- Team Impact
A disturbing memory haunts 27-year-old Shanaz when she compares herself to other young women in her community. She pictures her cousin, just 16 years old. One moment her face is aglow with love. Then the young woman's expression changes from hope to horror as flames shoot out from a kerosene stove. Shanaz hears her cousin's final gasps of air as she helplessly attempts to flee the claustrophobic home that had been locked from the outside.
"It was a dowry death," Shanaz explains. Her cousin's parents couldn't afford to provide the customary gift of money or property that is passed to the groom's family at the time of the wedding. "His family didn't accept her," she says, "and she was burned to death."
Stories like that — shocking to most — aren't unusual in India. A woman dies from a dowry-related death every hour, according to the country's National Crime Records Bureau. Those who aren't murdered or driven to suicide might be starved, beaten or locked inside the family's home.
"I've always observed in the community that girls would get married by the time they were 15, then have no say or control over their lives … have kids, get beaten by their husbands ..." Shanaz shares.
Over 60% of child brides in the developing world have had no formal education
Shanaz gained control through sponsorship. It gave her the chance to get an education, a rare privilege for girls in her village. Rarer still was the support she received from her father, Abbas, a coconut vendor. "I took the opportunity of what the sponsorship program provided and let my daughter do and grow as much as she could," Abbas says.
Abbas' attitude was so unorthodox, even his wife disagreed with him. She insisted that Shanaz stop studying once she reached ninth grade, but Shanaz's father was behind her every step of the way. "People kept telling me, 'Marry her off, marry her off,'" he shares. "So I had to stand up for her and say, 'No! If she wants to study — whatever she wants — leave her alone! Let her do it.' This daughter of mine, after getting her job, has done all this," he adds, motioning to the family's expansive two-story brick house, the biggest in the area.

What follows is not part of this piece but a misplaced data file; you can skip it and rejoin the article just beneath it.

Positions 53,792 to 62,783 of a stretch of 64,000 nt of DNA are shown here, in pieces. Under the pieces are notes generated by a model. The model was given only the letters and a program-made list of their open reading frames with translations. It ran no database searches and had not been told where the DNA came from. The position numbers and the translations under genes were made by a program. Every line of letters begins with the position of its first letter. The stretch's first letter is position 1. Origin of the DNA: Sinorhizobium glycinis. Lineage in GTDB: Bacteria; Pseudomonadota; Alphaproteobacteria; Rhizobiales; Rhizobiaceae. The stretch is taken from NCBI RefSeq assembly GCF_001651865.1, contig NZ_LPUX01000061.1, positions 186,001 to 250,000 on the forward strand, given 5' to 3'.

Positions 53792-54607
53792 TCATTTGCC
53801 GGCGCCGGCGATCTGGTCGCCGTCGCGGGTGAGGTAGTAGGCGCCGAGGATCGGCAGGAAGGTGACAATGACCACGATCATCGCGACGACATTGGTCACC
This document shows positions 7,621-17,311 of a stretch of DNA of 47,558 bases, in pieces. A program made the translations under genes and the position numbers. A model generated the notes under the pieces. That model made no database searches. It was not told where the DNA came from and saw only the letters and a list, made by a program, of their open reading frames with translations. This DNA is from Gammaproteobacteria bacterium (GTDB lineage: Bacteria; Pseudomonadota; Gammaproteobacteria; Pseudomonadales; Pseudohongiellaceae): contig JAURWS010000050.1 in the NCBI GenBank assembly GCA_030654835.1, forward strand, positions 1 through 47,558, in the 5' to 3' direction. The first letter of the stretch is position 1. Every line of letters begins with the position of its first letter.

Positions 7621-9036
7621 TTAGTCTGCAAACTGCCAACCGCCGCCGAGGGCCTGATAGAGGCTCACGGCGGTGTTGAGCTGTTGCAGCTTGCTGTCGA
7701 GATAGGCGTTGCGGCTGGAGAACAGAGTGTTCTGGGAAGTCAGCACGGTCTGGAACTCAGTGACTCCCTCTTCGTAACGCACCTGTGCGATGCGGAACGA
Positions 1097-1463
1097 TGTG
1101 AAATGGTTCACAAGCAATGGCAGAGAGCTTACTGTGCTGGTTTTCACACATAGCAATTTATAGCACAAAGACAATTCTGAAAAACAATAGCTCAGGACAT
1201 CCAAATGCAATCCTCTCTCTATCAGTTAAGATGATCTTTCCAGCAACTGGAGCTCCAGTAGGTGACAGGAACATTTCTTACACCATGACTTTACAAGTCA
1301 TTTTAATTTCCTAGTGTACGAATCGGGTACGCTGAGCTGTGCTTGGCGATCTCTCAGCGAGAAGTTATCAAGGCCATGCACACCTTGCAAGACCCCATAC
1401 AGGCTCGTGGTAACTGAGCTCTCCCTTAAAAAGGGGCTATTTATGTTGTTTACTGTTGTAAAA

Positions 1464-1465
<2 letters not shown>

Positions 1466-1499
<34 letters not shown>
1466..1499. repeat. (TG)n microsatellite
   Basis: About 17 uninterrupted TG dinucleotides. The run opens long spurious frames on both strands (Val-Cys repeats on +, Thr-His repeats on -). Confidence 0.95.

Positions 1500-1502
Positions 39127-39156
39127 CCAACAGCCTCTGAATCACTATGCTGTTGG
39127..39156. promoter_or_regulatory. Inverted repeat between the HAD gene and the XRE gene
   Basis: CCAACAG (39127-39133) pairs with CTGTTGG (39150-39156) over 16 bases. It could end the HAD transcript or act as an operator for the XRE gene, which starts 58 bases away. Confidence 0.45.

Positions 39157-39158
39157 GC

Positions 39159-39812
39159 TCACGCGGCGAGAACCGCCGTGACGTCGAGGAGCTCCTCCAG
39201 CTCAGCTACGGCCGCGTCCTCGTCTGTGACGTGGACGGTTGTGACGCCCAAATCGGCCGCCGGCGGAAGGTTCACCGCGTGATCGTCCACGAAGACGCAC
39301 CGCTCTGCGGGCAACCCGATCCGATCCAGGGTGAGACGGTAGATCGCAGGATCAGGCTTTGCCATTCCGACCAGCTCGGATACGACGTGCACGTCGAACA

"If sponsorship wasn't there, I probably wouldn't have made it past eighth grade like my brothers and sisters," Shanaz concedes.
Assistance provided through sponsorship helped her finish secondary school, covered the costs of her first year of college and helped her get vocational training so she could work as a seamstress and a tutor. She used those skills to pay the rest of her way through college and then finish a master's degree in social work.
Today, Shanaz is a human resources assistant at a steel manufacturing company. She's using her income to radically improve her family's home and pay for her siblings' expenses. "What I have done," she says with a surge of pride and gratitude, "making this house — forget women — there are many sons who haven't done this for their family!"
She knows what she wants, too. The minute Shanaz pays off the loan for her family's home renovations, she's going to get an MBA in hopes that she'll be promoted to H.R. manager.
"Those who initially pointed a finger at me now tell their daughters that they should be like me," she boasts. "I'm very happy in my life, and I would like to give a heartfelt thanks to my sponsor."
By Damon G. This article was originally published in March 2014 and has been updated.